APA 6th Edition Pleše, T. (2010). Pregled pavlinskih samostana kasnosrednjovjekovne Slavonije. Cris, XII (1), 202-220. Preuzeto s https://hrcak.srce.hr/67964
MLA 8th Edition Pleše, Tajana. "Pregled pavlinskih samostana kasnosrednjovjekovne Slavonije." Cris, vol. XII, br. 1, 2010, str. 202-220. https://hrcak.srce.hr/67964. Citirano 18.04.2021.
Chicago 17th Edition Pleše, Tajana. "Pregled pavlinskih samostana kasnosrednjovjekovne Slavonije." Cris XII, br. 1 (2010): 202-220. https://hrcak.srce.hr/67964
Harvard Pleše, T. (2010). 'Pregled pavlinskih samostana kasnosrednjovjekovne Slavonije', Cris, XII(1), str. 202-220. Preuzeto s: https://hrcak.srce.hr/67964 (Datum pristupa: 18.04.2021.)
Vancouver Pleše T. Pregled pavlinskih samostana kasnosrednjovjekovne Slavonije. Cris [Internet]. 2010 [pristupljeno 18.04.2021.];XII(1):202-220. Dostupno na: https://hrcak.srce.hr/67964
IEEE T. Pleše, "Pregled pavlinskih samostana kasnosrednjovjekovne Slavonije", Cris, vol.XII, br. 1, str. 202-220, 2010. [Online]. Dostupno na: https://hrcak.srce.hr/67964. [Citirano: 18.04.2021.]
Sažetak This work covers ten Pauline monasteries established from the time of foundation of the Order to the Battle of Mohács in 1526. Based on the most recent results of archaeological re-search conducted until 2009, eight monasteries (Moslavina highlands, Remete, Zlat, Streza, Šenkovec, Lepoglava, Kamensko, Donja Vrijeska) have been ascertained and (partially) examined, while two are still only known on the basis of archival data (Dubica and Bakva). In compliance with the results achieved thus far, it is possible to define several characteristics of this group of Pau-line monastic complexes. In line with the Order’s hermitic orientation, the late medieval monastic complexes were located at some distance from cities, most often in picturesque valleys bordered by streams or rivers. Even though the oldest monasteries were secure thanks simply to their isolated location (Dubica, Zlat), some were additionally safeguarded from potential attacks by natural barriers (e.g. the Moslavina highlands and Streza) or defensive systems (e.g. the Remete, Lepoglava and Kamensko). When establishing the ground layout of their monastic complexes, the monks took into account geomorphological constraints and the possibilities and needs of individual communities. The formation of the residential section of the area was adapted to the needs and time of construction, while the canons of sacral architecture were not altered in the process. With the exception of the atypical layout of the Zlat monastic complex, the remaining monasteries, regardless of the date of their establishment, were raised in line with an identical scheme: the monastic wings were arranged around a rectangular or square cloister, while the church was usually situated in the south-east side of the complex. The monastic churches of the Pauline Order were constructed as explicitly longitudinal structures, achieved through roughly equal spatial ratios between the rectangular single nave and the polygonally closed chancel.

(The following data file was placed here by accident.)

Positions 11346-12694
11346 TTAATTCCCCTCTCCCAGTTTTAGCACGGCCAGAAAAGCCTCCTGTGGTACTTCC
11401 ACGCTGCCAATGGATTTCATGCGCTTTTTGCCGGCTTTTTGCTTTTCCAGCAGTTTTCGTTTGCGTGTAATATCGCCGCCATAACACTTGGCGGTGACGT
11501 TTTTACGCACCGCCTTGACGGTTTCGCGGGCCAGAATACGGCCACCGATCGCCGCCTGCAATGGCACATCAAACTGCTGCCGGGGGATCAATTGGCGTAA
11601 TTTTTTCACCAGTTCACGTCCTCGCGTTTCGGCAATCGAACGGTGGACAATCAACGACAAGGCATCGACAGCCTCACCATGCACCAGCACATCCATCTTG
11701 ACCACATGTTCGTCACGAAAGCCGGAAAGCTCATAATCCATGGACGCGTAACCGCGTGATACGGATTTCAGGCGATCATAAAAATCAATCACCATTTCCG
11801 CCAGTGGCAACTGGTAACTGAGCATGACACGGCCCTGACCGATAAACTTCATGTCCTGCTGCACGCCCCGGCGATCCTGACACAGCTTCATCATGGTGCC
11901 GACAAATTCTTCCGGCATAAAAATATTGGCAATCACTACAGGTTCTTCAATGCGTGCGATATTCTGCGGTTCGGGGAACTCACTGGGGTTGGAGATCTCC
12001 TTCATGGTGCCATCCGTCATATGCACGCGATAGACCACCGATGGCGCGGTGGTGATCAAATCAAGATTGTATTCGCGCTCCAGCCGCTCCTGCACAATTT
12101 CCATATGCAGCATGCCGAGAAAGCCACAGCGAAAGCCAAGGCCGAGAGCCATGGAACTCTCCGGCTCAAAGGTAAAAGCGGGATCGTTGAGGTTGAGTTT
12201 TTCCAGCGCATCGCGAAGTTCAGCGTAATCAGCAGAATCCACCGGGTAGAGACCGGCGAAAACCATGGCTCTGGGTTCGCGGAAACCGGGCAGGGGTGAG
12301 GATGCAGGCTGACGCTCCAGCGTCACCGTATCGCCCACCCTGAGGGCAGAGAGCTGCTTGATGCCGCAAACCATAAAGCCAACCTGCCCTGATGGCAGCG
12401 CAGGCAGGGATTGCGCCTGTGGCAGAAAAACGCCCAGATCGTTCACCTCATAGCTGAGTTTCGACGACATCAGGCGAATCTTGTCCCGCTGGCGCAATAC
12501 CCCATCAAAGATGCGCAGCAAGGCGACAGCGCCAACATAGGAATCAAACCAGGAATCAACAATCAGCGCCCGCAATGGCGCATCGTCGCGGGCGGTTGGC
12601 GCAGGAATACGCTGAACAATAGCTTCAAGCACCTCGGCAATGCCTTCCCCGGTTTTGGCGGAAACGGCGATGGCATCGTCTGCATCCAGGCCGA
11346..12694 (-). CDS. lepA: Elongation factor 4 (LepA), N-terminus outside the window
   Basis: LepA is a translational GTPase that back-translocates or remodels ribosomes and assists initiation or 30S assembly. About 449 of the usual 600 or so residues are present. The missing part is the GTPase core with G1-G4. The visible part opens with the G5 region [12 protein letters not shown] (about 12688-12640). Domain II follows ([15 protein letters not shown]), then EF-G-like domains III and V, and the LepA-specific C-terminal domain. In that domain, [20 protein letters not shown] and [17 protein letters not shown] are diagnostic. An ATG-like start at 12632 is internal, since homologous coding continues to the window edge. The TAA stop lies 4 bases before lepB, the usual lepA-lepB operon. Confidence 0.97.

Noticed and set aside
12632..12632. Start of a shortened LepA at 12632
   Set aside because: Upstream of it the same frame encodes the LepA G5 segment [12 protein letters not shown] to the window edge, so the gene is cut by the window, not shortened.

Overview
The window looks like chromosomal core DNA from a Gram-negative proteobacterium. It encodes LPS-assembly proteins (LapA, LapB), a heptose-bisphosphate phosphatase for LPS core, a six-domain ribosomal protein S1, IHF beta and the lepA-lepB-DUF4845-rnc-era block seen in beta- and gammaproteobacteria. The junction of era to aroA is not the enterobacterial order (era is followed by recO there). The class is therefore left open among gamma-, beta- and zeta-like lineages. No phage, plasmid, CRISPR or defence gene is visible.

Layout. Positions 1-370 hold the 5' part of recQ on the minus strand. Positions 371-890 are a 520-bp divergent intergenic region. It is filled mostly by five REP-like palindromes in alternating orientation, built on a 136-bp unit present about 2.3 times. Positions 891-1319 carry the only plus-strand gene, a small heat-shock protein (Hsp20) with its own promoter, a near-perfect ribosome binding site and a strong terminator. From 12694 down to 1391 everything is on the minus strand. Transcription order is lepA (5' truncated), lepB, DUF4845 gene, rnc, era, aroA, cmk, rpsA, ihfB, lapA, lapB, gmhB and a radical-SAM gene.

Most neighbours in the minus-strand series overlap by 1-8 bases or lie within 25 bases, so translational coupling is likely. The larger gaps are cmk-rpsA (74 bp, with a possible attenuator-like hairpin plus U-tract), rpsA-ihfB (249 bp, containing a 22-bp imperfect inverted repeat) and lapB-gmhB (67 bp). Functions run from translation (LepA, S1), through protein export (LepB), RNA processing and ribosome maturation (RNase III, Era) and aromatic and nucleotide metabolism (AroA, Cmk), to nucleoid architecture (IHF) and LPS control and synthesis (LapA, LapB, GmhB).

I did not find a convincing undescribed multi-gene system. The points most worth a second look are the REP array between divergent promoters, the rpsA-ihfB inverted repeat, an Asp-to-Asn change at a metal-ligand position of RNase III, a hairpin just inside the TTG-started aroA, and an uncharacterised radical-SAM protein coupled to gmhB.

The knowledge yielded by slightly less than a century of work constitutes a major step for-ward not only in understanding the development of late medieval monastic architecture, but also the broader historical and political context of Slavonia during that period. The overall picture of these highly valuable Croatian monuments to the religious and cultural heritage shall only be filled in and then completed by further research in the near future.